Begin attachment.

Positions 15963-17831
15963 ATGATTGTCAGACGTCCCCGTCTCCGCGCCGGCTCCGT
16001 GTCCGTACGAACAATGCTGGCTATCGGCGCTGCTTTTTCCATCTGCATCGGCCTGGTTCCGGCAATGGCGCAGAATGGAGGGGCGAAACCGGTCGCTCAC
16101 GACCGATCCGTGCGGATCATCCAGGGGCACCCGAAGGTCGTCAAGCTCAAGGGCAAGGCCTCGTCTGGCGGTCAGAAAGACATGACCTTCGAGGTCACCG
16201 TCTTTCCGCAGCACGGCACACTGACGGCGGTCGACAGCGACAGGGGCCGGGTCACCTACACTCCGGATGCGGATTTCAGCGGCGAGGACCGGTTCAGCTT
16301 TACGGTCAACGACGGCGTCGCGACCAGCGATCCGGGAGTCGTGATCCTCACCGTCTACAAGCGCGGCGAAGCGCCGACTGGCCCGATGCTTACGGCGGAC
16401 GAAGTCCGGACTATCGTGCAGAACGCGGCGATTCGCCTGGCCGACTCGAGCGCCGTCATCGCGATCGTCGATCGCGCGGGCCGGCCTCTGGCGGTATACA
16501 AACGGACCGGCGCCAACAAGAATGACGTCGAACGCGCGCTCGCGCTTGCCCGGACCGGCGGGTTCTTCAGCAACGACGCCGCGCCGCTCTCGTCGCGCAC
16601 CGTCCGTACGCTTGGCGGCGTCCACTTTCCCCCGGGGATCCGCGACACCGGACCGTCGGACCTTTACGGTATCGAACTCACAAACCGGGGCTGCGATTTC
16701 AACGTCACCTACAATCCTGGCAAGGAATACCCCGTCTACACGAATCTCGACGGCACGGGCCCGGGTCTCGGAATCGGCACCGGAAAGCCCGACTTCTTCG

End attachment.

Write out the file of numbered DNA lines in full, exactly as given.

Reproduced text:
Positions 15963-17831
15963 ATGATTGTCAGACGTCCCCGTCTCCGCGCCGGCTCCGT
16001 GTCCGTACGAACAATGCTGGCTATCGGCGCTGCTTTTTCCATCTGCATCGGCCTGGTTCCGGCAATGGCGCAGAATGGAGGGGCGAAACCGGTCGCTCAC
16101 GACCGATCCGTGCGGATCATCCAGGGGCACCCGAAGGTCGTCAAGCTCAAGGGCAAGGCCTCGTCTGGCGGTCAGAAAGACATGACCTTCGAGGTCACCG
16201 TCTTTCCGCAGCACGGCACACTGACGGCGGTCGACAGCGACAGGGGCCGGGTCACCTACACTCCGGATGCGGATTTCAGCGGCGAGGACCGGTTCAGCTT
16301 TACGGTCAACGACGGCGTCGCGACCAGCGATCCGGGAGTCGTGATCCTCACCGTCTACAAGCGCGGCGAAGCGCCGACTGGCCCGATGCTTACGGCGGAC
16401 GAAGTCCGGACTATCGTGCAGAACGCGGCGATTCGCCTGGCCGACTCGAGCGCCGTCATCGCGATCGTCGATCGCGCGGGCCGGCCTCTGGCGGTATACA
16501 AACGGACCGGCGCCAACAAGAATGACGTCGAACGCGCGCTCGCGCTTGCCCGGACCGGCGGGTTCTTCAGCAACGACGCCGCGCCGCTCTCGTCGCGCAC
16601 CGTCCGTACGCTTGGCGGCGTCCACTTTCCCCCGGGGATCCGCGACACCGGACCGTCGGACCTTTACGGTATCGAACTCACAAACCGGGGCTGCGATTTC
16701 AACGTCACCTACAATCCTGGCAAGGAATACCCCGTCTACACGAATCTCGACGGCACGGGCCCGGGTCTCGGAATCGGCACCGGAAAGCCCGACTTCTTCG